Pelf or principle — whither sport ?
WHY is it that any mention of sport these days must involve that of pelf? It is as if the good old days, when sport was just sport and money had nothing to do with it, are now a thing of the past.
A look over the shoulder may be in order. One recalls coming across a news item several years back about a young lady who was addicted to the game of tennis.
It was given out that the lady in question had sequestered fame and a fortune amounting to several million dollars all before attaining the age of twenty years.
If all went well, she was well on her way to join the select group of the wealthiest women on earth. And all because of what was once touted as a sport of gentlemen and gentlewomen.
Take another example. In the game of golf, successful players are not considered as such unless they have collected a purse of several million dollars.
The worth of a player is measured not so much by his or her mastery of the game but by the money he or she has managed to amass over a certain period of time.
It is something of a tragedy that most sports today have degenerated into mere money spinning rackets. In the world of sports, principle has given way to pelf.
At this stage, one may refer to another allied subject. Has the reader ever wondered why it has become virtually routine now–a-days for sportsmen in international competitions to be subjected to what have come to be known in popular parlance as ‘doping tests’? It appears to have become one of the corollaries of the advance in medical sciences.
Apart from new medical discoveries, medical research has at the same time opened up new avenues for drug abuse.
Athletes, as a consequence, take advantage of these discoveries to assimilate what have come to be known as performance-enhancing drugs.
This practice – that regrettably is on the increase – has resulted in serious imbalance in athletic competition and has become the cause of serious concern for the organizers of international sports meets.
It has also put in jeopardy what was once proudly touted as ‘the spirit of sportsmanship’.
Having stated the aforementioned, one must make an effort to pinpoint the origin of – and the rationale behind – some of the regrettable developments in the field of sport.
The one reason that readily comes to mind is the indiscriminate commercialization of sport.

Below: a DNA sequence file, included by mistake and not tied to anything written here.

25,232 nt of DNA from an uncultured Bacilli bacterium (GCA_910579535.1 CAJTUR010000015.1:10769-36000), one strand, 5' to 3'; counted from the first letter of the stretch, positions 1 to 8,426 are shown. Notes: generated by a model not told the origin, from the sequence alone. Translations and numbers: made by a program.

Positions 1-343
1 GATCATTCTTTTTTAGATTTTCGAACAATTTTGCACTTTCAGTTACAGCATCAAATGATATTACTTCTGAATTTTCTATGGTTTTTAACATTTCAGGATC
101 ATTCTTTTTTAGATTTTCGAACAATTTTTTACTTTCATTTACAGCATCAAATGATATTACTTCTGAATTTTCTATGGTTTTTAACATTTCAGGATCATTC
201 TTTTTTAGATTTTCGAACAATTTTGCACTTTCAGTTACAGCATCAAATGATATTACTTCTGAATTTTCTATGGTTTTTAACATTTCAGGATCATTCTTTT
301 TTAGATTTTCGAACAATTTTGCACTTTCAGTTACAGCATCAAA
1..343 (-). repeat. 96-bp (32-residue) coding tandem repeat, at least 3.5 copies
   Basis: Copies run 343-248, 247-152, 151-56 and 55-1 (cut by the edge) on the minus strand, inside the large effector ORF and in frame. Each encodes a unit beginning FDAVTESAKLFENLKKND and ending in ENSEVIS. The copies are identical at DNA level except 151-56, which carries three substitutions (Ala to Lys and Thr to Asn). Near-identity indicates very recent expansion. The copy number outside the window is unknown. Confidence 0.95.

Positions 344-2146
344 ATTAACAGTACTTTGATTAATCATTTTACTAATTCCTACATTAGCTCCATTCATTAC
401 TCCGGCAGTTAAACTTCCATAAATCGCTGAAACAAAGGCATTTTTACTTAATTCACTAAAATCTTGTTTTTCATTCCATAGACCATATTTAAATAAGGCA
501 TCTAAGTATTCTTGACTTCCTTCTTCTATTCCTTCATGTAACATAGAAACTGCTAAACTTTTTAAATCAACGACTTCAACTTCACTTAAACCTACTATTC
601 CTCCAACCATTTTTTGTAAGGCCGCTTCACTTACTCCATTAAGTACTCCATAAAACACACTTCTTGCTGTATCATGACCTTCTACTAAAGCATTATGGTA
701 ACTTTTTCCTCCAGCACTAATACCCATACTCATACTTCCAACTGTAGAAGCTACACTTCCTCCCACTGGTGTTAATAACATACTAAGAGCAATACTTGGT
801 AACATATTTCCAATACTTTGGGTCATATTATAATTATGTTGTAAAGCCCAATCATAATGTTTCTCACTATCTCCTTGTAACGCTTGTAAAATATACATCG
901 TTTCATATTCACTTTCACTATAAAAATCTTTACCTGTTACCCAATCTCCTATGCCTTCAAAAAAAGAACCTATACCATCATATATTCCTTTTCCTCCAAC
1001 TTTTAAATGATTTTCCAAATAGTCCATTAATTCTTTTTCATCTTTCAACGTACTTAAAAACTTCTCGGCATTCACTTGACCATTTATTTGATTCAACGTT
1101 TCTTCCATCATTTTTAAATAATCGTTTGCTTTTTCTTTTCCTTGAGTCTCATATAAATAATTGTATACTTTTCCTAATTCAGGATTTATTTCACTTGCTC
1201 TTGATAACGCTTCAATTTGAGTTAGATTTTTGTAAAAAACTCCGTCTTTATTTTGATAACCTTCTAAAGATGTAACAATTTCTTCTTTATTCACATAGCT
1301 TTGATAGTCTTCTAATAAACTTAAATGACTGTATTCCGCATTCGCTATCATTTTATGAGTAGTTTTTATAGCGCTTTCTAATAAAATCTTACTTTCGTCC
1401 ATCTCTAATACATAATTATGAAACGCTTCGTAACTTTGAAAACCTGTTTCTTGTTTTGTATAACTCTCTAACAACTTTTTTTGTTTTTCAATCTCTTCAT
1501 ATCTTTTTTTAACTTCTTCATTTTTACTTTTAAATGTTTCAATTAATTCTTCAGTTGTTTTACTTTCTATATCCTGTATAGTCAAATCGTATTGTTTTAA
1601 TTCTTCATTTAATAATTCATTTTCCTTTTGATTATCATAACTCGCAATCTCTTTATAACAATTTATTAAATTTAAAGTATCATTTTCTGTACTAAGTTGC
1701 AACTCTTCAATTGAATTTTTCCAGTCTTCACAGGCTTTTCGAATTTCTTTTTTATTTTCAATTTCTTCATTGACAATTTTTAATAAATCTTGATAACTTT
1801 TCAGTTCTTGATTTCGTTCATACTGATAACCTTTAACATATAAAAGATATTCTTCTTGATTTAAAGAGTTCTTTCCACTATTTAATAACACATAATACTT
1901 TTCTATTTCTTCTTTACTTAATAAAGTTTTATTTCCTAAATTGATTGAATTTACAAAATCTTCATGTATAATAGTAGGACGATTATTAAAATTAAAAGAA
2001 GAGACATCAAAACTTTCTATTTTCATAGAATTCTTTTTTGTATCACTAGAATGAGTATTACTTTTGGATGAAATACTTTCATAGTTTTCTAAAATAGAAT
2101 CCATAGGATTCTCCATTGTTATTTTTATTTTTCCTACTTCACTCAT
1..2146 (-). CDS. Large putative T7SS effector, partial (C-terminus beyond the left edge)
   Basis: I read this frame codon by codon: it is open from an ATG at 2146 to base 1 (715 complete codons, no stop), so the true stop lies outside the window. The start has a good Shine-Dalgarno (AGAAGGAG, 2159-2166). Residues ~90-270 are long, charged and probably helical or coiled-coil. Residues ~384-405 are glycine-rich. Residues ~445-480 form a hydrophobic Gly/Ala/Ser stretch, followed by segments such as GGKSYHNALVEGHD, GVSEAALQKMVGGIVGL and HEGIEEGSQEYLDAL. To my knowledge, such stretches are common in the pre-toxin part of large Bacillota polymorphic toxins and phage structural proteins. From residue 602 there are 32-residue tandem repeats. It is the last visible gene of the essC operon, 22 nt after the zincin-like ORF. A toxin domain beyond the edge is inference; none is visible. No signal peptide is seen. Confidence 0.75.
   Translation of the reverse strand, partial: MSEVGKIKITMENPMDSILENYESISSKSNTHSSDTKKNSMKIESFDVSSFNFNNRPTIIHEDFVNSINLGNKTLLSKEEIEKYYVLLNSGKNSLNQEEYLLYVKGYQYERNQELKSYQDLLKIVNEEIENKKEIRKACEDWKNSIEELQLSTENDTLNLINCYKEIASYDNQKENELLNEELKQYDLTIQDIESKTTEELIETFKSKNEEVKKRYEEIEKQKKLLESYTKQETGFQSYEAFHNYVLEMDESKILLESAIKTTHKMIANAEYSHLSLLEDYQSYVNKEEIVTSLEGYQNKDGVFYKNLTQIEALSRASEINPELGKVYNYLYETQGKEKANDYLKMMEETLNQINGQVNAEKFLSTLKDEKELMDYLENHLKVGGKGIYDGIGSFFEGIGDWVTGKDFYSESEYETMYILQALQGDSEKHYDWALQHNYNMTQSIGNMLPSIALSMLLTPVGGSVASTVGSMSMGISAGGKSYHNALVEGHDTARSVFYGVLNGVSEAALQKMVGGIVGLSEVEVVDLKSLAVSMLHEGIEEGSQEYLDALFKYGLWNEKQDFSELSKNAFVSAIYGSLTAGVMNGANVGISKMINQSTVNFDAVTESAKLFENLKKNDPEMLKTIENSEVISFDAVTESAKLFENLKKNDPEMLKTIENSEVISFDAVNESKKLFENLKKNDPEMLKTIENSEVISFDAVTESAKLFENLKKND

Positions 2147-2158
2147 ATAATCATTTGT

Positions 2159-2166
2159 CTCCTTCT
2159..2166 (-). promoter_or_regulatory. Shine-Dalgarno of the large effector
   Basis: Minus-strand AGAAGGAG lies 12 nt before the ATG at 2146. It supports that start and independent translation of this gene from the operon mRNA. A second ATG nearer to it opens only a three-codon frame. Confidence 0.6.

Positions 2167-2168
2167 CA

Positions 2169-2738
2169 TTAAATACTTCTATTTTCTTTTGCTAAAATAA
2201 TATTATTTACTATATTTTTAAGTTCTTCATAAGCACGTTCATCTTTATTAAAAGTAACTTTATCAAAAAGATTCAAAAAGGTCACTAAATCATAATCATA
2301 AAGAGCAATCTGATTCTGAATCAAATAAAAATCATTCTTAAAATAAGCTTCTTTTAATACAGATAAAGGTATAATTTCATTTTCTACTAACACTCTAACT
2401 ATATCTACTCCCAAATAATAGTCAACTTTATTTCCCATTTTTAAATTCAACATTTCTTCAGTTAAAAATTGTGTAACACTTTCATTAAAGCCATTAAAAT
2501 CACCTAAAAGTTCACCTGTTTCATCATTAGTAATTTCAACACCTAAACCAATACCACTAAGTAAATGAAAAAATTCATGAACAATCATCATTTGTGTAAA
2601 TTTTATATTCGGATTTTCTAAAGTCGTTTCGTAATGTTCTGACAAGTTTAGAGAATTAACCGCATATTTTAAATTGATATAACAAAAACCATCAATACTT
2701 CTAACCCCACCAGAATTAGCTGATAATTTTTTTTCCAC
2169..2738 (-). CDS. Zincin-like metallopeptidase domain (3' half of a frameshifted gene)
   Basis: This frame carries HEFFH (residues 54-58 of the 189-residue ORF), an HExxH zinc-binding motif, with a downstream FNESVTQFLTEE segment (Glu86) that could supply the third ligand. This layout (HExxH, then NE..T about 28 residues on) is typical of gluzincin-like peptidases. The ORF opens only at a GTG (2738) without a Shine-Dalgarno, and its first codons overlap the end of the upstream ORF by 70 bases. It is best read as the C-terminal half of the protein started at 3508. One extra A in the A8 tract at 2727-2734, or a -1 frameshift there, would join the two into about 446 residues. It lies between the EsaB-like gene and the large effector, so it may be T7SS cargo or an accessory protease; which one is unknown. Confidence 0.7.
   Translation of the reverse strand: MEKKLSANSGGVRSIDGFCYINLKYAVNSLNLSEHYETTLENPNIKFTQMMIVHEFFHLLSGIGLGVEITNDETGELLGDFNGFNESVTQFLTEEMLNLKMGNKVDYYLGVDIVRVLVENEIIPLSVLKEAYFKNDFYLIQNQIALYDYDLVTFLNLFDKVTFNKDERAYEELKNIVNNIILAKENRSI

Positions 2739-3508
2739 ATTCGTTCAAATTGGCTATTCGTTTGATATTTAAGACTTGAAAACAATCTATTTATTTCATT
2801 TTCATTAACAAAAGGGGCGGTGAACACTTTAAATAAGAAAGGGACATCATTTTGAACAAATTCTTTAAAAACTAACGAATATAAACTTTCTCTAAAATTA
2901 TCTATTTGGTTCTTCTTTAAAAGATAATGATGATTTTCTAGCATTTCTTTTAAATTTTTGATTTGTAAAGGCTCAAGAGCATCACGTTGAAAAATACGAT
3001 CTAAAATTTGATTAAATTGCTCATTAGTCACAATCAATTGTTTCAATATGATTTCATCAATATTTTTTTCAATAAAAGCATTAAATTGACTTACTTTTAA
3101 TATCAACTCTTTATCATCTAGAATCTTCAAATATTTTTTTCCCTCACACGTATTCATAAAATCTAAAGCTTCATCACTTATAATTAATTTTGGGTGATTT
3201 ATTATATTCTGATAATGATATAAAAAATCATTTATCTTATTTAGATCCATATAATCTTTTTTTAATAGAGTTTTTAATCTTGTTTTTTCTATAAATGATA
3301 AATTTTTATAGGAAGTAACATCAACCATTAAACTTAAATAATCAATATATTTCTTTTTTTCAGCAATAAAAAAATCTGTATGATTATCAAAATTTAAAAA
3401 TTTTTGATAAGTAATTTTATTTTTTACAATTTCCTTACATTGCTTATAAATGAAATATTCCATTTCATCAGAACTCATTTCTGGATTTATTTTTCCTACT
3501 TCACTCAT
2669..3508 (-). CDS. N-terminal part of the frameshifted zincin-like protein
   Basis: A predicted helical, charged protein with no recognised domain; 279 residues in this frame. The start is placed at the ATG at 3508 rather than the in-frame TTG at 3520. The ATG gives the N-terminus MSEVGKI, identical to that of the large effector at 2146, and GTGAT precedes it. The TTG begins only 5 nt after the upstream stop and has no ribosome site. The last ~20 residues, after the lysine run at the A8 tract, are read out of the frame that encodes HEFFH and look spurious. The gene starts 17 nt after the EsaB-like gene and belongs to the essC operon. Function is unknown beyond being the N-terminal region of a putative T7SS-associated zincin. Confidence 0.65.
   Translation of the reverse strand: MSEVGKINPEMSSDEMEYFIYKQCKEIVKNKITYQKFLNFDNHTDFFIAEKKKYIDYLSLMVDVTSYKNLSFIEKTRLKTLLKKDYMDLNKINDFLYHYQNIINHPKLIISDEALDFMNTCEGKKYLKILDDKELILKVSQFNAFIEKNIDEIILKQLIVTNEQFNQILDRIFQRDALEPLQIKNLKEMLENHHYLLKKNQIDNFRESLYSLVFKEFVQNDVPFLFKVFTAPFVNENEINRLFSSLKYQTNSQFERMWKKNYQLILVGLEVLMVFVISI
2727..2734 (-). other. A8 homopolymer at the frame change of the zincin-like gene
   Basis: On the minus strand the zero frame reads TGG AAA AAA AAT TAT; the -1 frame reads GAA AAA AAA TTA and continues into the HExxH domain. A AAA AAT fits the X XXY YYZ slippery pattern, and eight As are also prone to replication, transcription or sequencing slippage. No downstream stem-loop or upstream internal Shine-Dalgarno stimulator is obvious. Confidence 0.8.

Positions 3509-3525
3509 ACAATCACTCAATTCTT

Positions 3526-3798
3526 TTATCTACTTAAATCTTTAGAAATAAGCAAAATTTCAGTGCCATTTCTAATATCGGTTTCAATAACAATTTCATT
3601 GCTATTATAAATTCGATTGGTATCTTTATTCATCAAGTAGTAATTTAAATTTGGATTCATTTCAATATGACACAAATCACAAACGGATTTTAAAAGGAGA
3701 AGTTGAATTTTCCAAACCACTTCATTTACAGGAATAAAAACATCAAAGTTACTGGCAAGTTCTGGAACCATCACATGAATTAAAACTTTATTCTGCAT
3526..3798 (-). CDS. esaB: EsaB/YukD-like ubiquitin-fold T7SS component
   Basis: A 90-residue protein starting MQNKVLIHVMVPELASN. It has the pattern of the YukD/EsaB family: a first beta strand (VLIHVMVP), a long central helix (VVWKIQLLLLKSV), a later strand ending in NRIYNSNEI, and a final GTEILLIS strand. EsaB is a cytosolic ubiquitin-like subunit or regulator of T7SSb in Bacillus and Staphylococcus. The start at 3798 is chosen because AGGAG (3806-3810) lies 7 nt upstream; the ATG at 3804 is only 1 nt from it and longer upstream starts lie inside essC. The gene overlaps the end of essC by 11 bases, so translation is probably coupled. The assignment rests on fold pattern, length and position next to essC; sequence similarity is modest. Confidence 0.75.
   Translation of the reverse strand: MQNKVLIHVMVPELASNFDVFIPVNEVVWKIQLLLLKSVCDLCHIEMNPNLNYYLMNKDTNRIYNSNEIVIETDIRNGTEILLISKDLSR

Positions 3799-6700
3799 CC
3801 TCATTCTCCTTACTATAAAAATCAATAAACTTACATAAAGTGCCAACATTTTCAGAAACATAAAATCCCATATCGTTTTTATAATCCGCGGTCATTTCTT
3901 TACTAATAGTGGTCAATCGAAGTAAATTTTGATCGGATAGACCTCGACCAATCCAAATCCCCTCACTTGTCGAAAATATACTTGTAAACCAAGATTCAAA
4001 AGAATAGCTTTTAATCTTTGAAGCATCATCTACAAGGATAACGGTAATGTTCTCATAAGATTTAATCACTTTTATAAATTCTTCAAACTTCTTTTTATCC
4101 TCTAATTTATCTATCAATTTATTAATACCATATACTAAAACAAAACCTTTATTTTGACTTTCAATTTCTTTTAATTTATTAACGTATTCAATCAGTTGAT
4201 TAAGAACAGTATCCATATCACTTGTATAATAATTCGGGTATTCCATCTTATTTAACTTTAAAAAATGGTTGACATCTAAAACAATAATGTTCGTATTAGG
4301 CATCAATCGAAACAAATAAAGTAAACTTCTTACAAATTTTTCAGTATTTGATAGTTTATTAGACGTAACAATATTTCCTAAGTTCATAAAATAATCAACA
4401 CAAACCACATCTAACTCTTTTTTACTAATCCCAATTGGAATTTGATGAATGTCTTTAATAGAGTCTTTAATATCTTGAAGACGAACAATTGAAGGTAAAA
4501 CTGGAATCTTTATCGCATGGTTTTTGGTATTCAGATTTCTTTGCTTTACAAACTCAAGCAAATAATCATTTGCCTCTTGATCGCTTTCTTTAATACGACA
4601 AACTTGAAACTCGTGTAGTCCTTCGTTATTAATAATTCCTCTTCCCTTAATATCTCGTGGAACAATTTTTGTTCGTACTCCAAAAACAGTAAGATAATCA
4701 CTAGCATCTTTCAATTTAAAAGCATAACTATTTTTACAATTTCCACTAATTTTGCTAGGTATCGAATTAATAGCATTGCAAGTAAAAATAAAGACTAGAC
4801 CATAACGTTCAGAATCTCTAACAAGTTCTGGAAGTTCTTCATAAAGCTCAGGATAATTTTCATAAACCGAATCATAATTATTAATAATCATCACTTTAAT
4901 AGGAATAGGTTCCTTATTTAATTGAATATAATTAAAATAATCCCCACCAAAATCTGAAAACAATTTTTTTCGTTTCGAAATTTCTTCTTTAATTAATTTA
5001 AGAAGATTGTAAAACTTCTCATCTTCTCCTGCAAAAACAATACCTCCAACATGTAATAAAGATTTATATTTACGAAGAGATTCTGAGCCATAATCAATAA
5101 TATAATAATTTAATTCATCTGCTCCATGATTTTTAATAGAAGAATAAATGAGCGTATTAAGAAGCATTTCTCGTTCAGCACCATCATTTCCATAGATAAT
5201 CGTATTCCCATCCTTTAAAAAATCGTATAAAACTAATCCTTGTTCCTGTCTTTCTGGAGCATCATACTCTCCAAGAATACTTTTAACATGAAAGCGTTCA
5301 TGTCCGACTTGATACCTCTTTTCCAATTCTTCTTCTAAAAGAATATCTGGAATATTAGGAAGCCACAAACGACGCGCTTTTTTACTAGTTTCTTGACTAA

Sport today is no longer o contest among youth but is more in the nature of a money-spinning exercise.
Sport is fast assuming the guise of a passport to making quick money. It appears that the days are gone when sportsmen, and sportswomen, competed for glory.
One regrets having to say so, but the sportsmen of today are hardly a patch on the celebrity heroes of yester-year.
Not an inconsiderable number are in sports merely for the money and not at all for the love of the sport in question.
There are, of course, several honorable exceptions that still hold on to the hallowed values that once sanctified sport.
Several of these continue to strive to uphold the dignity of sport despite fearful odds. But they are in a small minority.
Does the reader recall the time when winning a sports competition was, in itself, an end worth striving for and when there was no greater glory to strive for than to have the honour of representing one’s country on the playing field.
Being on the team was what mattered most and the acclaim of victory was the coveted prize for a true sportsman.
All this was before pelf became the end all be all of sport. Now it is the figure on the cheque that is the prime attraction; all else takes the back seat.
It may be worth recalling that not all that long ago the Olympic Games used to be a competition strictly for amateurs. It was undeniable that prosperous countries did all they could to pamper their sportsmen.
But still, by and large, the sportsmen and sportswomen participating in the Olympic Games were not mercenary.
One recalls that in the late 1950s a medal won by a wrestler from a developing country was challenged on the grounds that the winner had a few years earlier accepted a remuneration equivalent to $5 after winning a wrestling bout in his country. The world of sports has come a long way since then.
Agents and lawyers do big business in sports these days. And so do bookmakers. Millions of dollars change hands; all in the good name of sport! At times one does recall with nostalgia the good old days of amateur sport. Despite the shortcomings and the absence of glitz, sport had a charm all its own.
The world cannot but regret the passing away of an era. It was but inevitable. Sport is not the only activity that has fallen victim to the genie of professionalism.
All round, one sees the all-embracing preponderance of pelf over principle. Be that as it may, nature still has ways of asserting itself.
One is heartened by reports of the prowess of several natural athletes especially from African countries.
These athletes have won memorable victories over doctored athletes from the developed world. Who knows what Mother Nature may have up the sleeve!
— The writer is a former Ambassador and former Assistant Secretary General of OIC.